We get asked by a lot of our students, “How is my UCAT mark scaled?” And to be honest, there’s not a lot of information out there about this. In this article, we’re going to clear up some of the mystery about the likely process used.
You probably are already aware that the UCAT test consists of a series of five subtests. they are:
After you’ve sat the UCAT, your results will look a little bit like this:
|Table: Sample UCAT Results|
|UCAT ANZ SUBTEST SCORES|
Each subtest has its results presented as a scaled score between 300 and 900.
The first four subtests are all related – they test different cognitive abilities. The scaled scores from these tests are added together to give a score between 1200 and 3600.
The Situational Judgement – which tests emotional intelligence and interpersonal skills and not test cognitive abilities – is presented separately.
In a word, fairness.
Essentially, UCAT scaling achieves two important things:
The five subtests are quite different:
Without scaling, the test results for each would be comparing apples to tuna, not even oranges!
Most UCAT questions are worth one mark (The exceptions are the partial marks in Situational Judgement and the questions in Decision Making worth two-marks). Without scaling, the easiest questions and the hardest questions would be worth just as much as each other. The test would no longer be meaningful in assessing the skills of vast cohort.
The UCAT is scaled using a method called Item Response Testing – IRT or IRT Scaling. This is a method of psychometric testing. The UCAT Consortium have made reference to their use of it in previous UCAT Technical Reports, but they aren’t specific about which model of IRT they use.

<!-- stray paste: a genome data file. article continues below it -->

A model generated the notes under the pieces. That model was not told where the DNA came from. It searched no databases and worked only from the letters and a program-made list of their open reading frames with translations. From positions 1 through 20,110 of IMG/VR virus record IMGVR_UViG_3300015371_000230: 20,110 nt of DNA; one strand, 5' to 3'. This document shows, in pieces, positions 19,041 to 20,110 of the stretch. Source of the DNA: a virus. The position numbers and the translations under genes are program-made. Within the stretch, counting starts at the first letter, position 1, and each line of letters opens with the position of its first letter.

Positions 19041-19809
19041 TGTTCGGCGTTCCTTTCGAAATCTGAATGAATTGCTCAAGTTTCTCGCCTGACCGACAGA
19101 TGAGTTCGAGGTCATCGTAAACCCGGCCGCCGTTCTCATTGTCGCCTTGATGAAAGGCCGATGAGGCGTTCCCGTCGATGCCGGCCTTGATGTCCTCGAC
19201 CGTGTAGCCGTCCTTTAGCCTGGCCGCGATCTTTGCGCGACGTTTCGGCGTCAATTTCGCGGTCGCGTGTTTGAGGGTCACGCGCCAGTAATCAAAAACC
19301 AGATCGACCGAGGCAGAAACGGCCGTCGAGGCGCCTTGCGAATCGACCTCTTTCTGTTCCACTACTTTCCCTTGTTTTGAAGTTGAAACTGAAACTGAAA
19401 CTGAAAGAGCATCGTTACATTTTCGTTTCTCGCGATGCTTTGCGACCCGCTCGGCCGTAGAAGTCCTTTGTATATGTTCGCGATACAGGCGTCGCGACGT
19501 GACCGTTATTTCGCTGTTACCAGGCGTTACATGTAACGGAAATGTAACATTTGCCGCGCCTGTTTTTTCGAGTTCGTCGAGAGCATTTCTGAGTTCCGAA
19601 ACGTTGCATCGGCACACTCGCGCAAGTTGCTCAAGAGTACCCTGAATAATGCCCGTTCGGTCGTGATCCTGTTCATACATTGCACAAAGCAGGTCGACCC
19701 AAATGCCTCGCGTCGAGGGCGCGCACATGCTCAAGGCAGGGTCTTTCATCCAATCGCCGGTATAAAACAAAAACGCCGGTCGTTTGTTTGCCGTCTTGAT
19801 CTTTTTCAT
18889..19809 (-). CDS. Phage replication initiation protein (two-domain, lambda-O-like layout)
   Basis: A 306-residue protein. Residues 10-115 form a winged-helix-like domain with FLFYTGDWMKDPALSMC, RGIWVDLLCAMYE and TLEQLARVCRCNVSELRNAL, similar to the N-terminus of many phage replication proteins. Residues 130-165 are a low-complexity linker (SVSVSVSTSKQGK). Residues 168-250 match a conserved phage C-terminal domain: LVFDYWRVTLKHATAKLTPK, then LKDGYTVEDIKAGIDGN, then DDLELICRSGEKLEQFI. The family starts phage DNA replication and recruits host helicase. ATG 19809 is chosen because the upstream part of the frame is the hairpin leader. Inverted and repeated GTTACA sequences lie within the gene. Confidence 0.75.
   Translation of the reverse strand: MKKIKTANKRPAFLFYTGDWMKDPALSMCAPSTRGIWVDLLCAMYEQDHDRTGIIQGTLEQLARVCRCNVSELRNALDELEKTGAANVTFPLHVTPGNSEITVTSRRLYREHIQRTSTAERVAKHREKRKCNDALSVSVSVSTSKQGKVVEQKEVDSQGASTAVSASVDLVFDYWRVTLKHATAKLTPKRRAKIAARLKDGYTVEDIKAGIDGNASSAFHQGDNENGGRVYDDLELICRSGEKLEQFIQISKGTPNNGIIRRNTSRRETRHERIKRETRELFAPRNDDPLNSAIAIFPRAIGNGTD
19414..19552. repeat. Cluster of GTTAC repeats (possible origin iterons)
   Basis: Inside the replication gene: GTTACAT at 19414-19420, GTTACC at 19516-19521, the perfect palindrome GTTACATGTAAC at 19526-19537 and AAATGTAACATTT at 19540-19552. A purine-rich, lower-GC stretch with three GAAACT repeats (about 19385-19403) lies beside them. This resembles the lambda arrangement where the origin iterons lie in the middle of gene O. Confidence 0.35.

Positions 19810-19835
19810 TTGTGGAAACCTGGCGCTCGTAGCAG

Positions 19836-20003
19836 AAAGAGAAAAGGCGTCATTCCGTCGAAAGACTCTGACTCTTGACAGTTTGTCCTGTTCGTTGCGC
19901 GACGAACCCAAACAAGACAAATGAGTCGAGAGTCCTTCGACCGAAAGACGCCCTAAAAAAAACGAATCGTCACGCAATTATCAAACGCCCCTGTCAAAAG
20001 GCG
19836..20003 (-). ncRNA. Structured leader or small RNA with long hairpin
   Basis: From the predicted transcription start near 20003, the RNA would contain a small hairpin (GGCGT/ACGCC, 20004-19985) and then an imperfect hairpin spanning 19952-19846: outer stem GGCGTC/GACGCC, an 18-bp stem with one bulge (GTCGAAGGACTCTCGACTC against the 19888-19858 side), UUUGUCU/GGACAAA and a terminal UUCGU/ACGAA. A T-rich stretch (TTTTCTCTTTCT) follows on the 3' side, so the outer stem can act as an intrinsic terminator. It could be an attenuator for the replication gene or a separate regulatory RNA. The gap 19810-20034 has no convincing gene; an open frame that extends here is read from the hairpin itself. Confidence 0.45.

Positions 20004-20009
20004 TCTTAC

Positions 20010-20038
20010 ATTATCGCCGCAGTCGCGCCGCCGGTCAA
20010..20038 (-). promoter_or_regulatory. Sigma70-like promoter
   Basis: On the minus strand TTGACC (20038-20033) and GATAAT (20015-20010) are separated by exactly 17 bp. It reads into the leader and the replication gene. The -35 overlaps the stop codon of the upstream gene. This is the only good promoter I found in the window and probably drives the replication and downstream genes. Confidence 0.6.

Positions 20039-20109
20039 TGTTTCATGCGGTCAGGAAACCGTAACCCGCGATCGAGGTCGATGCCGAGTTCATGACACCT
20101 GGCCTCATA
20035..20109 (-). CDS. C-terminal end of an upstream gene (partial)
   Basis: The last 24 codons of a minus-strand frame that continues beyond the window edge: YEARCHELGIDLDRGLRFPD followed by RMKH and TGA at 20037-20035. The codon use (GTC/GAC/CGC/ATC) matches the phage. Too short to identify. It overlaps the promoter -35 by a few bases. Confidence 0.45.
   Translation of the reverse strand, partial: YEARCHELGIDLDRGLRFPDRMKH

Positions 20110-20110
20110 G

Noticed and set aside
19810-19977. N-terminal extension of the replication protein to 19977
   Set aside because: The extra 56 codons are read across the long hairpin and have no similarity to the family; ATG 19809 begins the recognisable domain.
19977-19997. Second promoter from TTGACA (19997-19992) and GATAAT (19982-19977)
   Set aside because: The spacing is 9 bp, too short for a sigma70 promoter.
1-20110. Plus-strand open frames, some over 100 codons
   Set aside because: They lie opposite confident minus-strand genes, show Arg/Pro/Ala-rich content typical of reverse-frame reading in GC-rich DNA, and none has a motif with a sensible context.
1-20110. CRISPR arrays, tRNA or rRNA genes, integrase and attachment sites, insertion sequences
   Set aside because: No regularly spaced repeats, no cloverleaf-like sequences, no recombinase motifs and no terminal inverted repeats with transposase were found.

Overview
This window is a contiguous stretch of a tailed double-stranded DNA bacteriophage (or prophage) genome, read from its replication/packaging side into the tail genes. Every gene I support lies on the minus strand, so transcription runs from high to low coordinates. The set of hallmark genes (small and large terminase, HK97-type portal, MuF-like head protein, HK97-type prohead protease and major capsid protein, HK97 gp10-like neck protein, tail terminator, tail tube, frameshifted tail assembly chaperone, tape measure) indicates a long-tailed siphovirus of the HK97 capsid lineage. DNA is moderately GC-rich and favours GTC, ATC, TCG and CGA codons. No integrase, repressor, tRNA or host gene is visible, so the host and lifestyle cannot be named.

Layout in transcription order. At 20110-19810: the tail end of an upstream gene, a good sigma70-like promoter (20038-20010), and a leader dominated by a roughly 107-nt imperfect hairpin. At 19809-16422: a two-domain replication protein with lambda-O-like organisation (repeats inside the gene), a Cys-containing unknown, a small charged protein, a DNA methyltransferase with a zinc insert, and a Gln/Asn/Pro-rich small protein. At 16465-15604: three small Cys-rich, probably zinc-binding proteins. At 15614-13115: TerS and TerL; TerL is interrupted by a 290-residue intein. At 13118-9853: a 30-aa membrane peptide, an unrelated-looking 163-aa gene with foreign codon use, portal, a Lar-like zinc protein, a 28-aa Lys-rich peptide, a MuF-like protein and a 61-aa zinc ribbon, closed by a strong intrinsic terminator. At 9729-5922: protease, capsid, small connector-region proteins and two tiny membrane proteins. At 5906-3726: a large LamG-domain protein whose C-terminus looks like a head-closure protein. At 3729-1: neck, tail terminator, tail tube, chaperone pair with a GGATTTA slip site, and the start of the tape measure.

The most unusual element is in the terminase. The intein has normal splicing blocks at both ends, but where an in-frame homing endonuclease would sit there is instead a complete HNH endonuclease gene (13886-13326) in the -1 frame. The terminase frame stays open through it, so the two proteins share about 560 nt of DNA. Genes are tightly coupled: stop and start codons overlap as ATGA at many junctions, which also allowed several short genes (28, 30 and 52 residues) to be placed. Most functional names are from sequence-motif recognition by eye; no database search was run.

Item Response Theory is used to estimate a student’s ability. IRT takes into account the student’s mark and the difficulty of the question relative to other questions. The result of IRT is that the scaled mark doesn’t reflect the student’s raw mark. Instead, to illustrate a student’s performance in comparison to their peers, it shows their ability.
In IRT, a correct answer on a harder question is worth more than a correct mark on an easier question. This means that any two students who get the same raw mark might well get very different scaled marks!
The difference will depend on the questions each student got right or wrong. The student that got fewer of the harder questions wrong scores higher.
Each question needs to be ranked by difficulty. To do this, you need to test a wide range of students on a question and see what proportion of students get it right or wrong.
This data is used to develop a statistical model that correlates the student ability to test performance.
To quote our affiliates at UCAT Masterclass:
The statistical model will essentially say, “If the student’s ability corresponds to a score of X, then the student will get these Y questions correct, and these Z questions incorrect.”
The model is then applied to a student’s result and attempts to answer the question: “Given the difficulty of each question and this student’s responses, what is their most likely ability score?”
This process gives the UCAT a scaled score between 300 and 900.
Each UCAT has the same method applied to the results:
In addition, the UCAT testers, Pearson VUE, test out random new questions on the cohort sitting the test. these questions don’t receive a mark and you have no idea of knowing which questions those are. Having a cohort attempt these questions would be a savvy way of calibrating the weighting of the questions for future UCATs.
Furthermore, this process allows for further recalibration until the results are correct:
The result of this is fair and equitable scaling. But it also means that:
No, you don’t!
The data-hungry and the curious will like this. The average student doesn’t need to know or worry about IRT or UCAT scaling methods.
Instead, students should focus on acing each subtest.
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